Marie Biermann is a sport and international development professional who currently works as a researcher at the German Sports University in Cologne. Her main tasks include monitoring and evaluation as well as supervision and consulting of sport-in-development programmes all over the world. For her PhD studies, which she successfully completed in 2016, she conducted a year of ethnographic fieldwork in Khayelitsha, South Africa.
Opportunities and Limitations of Sport-in-Development Projects in Khayelitsha, Cape Town. Analysis of their Impact in the Context of Development.
In the last three decades, sport has gained impressive momentum as a tool for development and is seen as having the ability to improve social, cultural, educational and psychological circumstances of marginalized communities. Others have been more critically posing questions about the impact of sport to reach the proclaimed goals. To shed light on the often broad and inscrutable sport-in-development field, this study analyses the value of sport for generating or inhibiting development.
In-depth data is gathered in and around four sport-in-development projects in Khayelitsha in South Africa over two six-month visits. The major focus is on participants, coaches and significant others as well as the socio-political context. The study adopts an ethnographic approach, including participant observation, general field observations and researchers’ experiences, as well as a semi-structured interview guideline.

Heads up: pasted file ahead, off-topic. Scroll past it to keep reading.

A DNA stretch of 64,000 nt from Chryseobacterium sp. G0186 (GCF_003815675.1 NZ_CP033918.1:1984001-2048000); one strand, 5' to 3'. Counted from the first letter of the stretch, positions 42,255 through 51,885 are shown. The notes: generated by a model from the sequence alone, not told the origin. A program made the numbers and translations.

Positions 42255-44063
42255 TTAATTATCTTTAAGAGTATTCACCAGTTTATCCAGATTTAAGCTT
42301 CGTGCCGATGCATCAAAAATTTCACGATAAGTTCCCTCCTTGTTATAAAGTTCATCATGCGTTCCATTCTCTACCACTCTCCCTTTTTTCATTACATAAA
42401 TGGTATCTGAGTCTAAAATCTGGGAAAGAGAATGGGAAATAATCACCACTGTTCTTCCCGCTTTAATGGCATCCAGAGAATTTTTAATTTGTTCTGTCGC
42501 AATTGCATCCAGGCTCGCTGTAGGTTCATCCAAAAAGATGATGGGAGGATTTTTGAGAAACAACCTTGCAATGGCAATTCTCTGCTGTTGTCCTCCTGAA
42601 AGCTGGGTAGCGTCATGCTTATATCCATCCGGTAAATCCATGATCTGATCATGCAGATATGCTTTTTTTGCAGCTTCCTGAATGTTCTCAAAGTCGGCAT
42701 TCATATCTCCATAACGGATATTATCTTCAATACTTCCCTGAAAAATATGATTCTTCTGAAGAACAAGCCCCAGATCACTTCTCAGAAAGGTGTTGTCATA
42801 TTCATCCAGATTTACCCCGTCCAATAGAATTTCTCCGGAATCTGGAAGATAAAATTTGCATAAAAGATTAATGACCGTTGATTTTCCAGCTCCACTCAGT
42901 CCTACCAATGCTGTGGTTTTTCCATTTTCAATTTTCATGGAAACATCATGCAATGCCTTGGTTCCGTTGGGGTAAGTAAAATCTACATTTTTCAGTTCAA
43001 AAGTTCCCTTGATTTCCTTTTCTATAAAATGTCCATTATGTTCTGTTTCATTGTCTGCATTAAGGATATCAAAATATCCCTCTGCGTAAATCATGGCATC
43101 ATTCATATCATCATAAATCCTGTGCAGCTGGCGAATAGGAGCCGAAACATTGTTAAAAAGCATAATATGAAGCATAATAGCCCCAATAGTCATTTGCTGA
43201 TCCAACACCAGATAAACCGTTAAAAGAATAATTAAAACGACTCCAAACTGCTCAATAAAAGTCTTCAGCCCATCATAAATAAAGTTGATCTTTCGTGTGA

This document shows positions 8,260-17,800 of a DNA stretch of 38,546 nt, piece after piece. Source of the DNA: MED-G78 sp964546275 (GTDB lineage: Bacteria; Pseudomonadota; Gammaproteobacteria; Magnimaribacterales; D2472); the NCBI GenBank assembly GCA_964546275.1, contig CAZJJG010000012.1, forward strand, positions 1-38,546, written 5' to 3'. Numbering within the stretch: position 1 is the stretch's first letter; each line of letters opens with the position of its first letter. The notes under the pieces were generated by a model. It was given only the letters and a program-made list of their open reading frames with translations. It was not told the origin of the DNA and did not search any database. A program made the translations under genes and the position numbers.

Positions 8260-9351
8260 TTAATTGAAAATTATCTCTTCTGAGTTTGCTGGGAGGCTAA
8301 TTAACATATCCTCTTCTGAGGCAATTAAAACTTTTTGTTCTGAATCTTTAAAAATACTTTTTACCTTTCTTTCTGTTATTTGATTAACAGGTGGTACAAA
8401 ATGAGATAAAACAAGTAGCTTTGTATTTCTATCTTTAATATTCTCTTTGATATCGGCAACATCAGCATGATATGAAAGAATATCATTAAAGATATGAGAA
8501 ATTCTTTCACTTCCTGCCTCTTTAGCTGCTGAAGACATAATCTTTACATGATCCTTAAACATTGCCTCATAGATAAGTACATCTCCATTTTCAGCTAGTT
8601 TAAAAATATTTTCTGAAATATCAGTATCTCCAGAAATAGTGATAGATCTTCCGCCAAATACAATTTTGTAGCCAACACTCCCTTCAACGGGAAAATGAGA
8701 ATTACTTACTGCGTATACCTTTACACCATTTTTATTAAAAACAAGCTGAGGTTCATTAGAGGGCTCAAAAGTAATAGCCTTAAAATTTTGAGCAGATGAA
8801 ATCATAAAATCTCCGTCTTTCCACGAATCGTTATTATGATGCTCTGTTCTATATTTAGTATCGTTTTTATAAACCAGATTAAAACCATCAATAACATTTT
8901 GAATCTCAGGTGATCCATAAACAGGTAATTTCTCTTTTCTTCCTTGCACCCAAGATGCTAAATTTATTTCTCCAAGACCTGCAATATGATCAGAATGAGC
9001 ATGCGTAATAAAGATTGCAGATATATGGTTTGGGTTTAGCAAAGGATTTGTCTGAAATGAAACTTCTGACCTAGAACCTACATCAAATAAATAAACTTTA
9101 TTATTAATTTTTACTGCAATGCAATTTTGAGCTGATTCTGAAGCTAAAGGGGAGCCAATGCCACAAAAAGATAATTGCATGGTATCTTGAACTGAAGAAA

The study finds that beneficiaries living in a marginalized community with many socio-economic drawbacks benefit from sport-in-development projects that offer opportunities that are otherwise hardly available – and thereby increase beneficiaries’ well-being, at least during the time the beneficiaries are involved in the project. This positive change is not only found in beneficiaries, but also in the majority of their significant others. Findings indicate that when sport-in-development programmes are well-designed and consider a range of enabling factors, programmes can partly influence skill development and behaviour change. Sport itself thereby plays a rather subordinate role. Besides the factors within the programmes, the impact strongly depends on the infrastructural, political and socio-economic circumstances in Khayelitsha that also affect the community. These contextual conditions influence the performance of the programme as well as the capacity to transfer learnt skills and behaviour into real-life situations. Therefore, any wider impact on other levels than the individual one is the exception and is subject to the individual’s unique biography, contextual circumstances, and structural inequalities.